Short-term lets Scotland: Lord Advocate must assess legality of let restrictions, MSPs say, as delay again requested

Lord Advocate Dorothy Bain KC and Permanent Secretary John-Paul Marks have now been asked to intervene

​The Lord Advocate must investigate whether the introduction of a short-term let licensing scheme will breach human rights laws, a group of cross-party MSPs has said.

A letter sent to First Minister Humza Yousaf last week from the Association of Scotland's Self-Caterers (ASSC) warned the regulations may be in breach of privacy and protection legislation.

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It claims the requirement for hosts to publicly disclose their personal data on application notices and council licensing registers may be in contravention of Article 8 of the European Convention on Human Rights (ECHR) and the Scotland Act 1998, as well as General Data Protection Regulation and the Data Protection Act.

Tenement flats along Comely Bank in Edinburgh. Picture: PATenement flats along Comely Bank in Edinburgh. Picture: PA
Tenement flats along Comely Bank in Edinburgh. Picture: PA

Lord Advocate Dorothy Bain KC and Permanent Secretary John-Paul Marks have now been asked to intervene by MSPs from all political parties in Holyrood - except the Scottish Greens.

The letter is signed by SNP rebel Fergus Ewing, Labour's Daniel Johnston, Liberal Democrat Willie Rennie and Conservative MSPs Miles Briggs and Murdo Fraser.

In an appeal to Ms Bain, the letter states: "We ask that you pause the roll-out and encourage the relevant changes to be made, to provide certainty that business owners require to sustain and grow and continue to make a substantial contribution to Scotland's economy and long-term prosperity."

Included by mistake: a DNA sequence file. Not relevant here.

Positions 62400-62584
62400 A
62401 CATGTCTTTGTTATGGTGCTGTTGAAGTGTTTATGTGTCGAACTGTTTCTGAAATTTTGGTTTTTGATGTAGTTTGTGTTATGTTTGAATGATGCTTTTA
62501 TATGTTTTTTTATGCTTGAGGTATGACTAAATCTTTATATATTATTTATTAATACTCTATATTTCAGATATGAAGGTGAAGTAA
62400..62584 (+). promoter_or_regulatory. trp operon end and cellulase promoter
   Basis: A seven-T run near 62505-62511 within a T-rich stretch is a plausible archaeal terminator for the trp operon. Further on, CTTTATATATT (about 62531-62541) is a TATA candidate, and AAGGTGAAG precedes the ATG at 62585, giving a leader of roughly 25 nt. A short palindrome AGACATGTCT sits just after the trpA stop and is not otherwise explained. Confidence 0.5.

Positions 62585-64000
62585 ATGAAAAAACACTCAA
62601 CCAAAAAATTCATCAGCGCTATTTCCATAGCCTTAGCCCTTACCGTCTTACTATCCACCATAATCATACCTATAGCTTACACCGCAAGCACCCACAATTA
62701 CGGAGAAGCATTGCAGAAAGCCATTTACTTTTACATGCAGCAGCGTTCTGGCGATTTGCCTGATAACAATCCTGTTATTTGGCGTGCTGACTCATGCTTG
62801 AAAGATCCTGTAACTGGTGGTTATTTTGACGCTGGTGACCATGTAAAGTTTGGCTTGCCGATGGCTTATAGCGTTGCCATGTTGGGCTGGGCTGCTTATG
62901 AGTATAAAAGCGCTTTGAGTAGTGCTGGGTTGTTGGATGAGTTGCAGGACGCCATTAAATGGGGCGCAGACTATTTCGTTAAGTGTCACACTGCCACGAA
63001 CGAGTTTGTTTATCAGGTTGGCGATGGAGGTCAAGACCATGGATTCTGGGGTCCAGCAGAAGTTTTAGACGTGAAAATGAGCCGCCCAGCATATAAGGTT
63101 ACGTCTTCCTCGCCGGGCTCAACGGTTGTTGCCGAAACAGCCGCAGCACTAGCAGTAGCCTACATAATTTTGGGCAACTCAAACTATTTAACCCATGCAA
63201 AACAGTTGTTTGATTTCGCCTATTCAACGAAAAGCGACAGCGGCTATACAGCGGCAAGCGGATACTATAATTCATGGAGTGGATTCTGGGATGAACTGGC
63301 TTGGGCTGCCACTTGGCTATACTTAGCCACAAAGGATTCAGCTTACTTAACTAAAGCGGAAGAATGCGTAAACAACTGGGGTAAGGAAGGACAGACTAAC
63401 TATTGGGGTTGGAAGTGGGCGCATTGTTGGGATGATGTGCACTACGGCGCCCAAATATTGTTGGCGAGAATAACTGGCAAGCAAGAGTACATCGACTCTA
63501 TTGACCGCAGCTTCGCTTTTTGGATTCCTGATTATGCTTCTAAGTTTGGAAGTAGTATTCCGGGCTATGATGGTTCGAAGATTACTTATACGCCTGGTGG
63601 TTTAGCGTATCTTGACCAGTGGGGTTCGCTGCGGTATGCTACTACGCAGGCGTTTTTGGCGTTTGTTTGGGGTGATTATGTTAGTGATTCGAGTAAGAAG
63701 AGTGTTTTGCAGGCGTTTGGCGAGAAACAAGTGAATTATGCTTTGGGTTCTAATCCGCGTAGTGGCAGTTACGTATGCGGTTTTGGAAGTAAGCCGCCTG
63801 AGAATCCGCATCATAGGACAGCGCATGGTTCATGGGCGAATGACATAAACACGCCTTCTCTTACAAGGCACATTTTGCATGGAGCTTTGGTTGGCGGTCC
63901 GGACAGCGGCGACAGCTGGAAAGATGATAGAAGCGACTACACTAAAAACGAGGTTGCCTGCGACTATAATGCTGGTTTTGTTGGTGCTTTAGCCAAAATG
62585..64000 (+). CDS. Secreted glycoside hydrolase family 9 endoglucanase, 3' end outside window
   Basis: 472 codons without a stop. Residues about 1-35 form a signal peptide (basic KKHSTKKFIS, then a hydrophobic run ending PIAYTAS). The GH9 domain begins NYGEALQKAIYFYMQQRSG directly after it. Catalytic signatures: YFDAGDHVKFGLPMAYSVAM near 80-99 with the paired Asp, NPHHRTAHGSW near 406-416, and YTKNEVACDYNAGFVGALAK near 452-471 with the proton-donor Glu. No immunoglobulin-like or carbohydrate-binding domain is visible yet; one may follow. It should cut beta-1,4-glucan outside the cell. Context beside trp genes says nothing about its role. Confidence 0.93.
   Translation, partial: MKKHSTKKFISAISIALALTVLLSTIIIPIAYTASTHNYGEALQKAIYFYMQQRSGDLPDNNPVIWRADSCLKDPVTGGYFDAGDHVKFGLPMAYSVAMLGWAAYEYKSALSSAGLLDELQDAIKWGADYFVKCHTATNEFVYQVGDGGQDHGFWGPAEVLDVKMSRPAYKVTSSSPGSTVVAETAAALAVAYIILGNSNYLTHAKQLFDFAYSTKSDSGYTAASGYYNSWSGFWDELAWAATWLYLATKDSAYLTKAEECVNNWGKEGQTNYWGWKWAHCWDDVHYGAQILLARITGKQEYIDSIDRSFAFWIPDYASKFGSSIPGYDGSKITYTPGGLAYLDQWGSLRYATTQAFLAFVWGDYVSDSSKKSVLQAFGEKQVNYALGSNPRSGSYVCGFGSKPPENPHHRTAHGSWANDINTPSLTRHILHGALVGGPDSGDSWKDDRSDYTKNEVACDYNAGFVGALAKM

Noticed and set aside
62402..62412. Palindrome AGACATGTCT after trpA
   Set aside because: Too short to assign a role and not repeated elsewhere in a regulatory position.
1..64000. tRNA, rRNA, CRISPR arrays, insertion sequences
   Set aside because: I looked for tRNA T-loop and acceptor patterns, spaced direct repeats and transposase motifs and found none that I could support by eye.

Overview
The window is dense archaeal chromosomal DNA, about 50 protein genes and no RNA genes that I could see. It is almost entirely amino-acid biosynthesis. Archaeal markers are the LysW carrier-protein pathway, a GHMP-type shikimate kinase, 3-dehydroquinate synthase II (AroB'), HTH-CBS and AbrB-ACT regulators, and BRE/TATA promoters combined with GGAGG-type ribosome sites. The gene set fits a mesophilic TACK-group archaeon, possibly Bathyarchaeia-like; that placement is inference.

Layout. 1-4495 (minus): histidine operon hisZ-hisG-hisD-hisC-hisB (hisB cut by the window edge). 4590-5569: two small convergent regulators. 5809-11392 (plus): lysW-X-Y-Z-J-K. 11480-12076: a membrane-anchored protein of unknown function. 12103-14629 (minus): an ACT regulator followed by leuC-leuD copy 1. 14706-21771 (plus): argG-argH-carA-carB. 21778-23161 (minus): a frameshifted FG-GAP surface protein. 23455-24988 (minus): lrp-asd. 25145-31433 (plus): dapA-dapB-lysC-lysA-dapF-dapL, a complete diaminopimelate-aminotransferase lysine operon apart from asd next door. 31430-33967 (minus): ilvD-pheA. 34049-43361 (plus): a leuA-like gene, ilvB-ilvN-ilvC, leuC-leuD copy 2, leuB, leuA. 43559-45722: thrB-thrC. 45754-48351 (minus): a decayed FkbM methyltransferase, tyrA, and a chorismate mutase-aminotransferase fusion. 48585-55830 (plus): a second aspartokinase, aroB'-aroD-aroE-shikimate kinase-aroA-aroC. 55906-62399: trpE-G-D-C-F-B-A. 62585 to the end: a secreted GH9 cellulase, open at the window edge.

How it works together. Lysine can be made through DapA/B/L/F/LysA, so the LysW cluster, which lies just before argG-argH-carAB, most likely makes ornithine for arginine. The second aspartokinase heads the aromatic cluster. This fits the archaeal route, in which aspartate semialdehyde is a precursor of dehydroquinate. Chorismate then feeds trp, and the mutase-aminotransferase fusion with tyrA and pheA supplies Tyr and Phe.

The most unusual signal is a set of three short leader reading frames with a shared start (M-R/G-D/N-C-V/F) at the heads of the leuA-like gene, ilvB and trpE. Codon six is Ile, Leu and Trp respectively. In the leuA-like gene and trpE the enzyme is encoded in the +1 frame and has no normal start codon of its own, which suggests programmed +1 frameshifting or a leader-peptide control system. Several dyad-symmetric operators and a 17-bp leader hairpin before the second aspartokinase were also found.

The letter also said hosts must be provided with "full certainty that the scheme is lawful".

The Scottish Government previously said it had conducted impact assessments on issues such as data protection.

Supporters of the scheme say it will address significant numbers of short-term lets in cities. However, hosts have said it will significantly impact their ability to operate due to the financial costs of the initiative.

Hosts must have applied for the scheme by October 1 or they will not be able to continue operating, and the ASSC said 53 per cent of operators have said they plan to remain open following its rollout.

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In supporting the letter, Mr Ewing said: "If this isn't suspended now, the huge blunder of these regulations will need to be unpicked later on, which is an infinitely more painful task."

The ASSC has meanwhile claimed a win after writing to four Scottish councils – Argyll and Bute, Glasgow, Highland and Dundee – last month.

All four local authorities are believed to have either made or be considering changes to parts of their short-term let policies. Glasgow City Council has withdrawn the requirement for all flats to have planning permission in place prior to applying for a licence.

ASSC chief executive Fiona Campbell said: “We are pleased these councils concede their policies are flawed after action taken by the ASSC. As an organisation, we will leave no stone unturned in challenging policies which are unlawful, onerous and damaging to our sector.

“However, it is regrettable these changes were forced at the 11th hour. Many operators will have already decided enough was enough and closed their business for good due to the regulatory burden imposed by licensing, hitting local economies in the process.”

The Scottish Government has been approached for comment.



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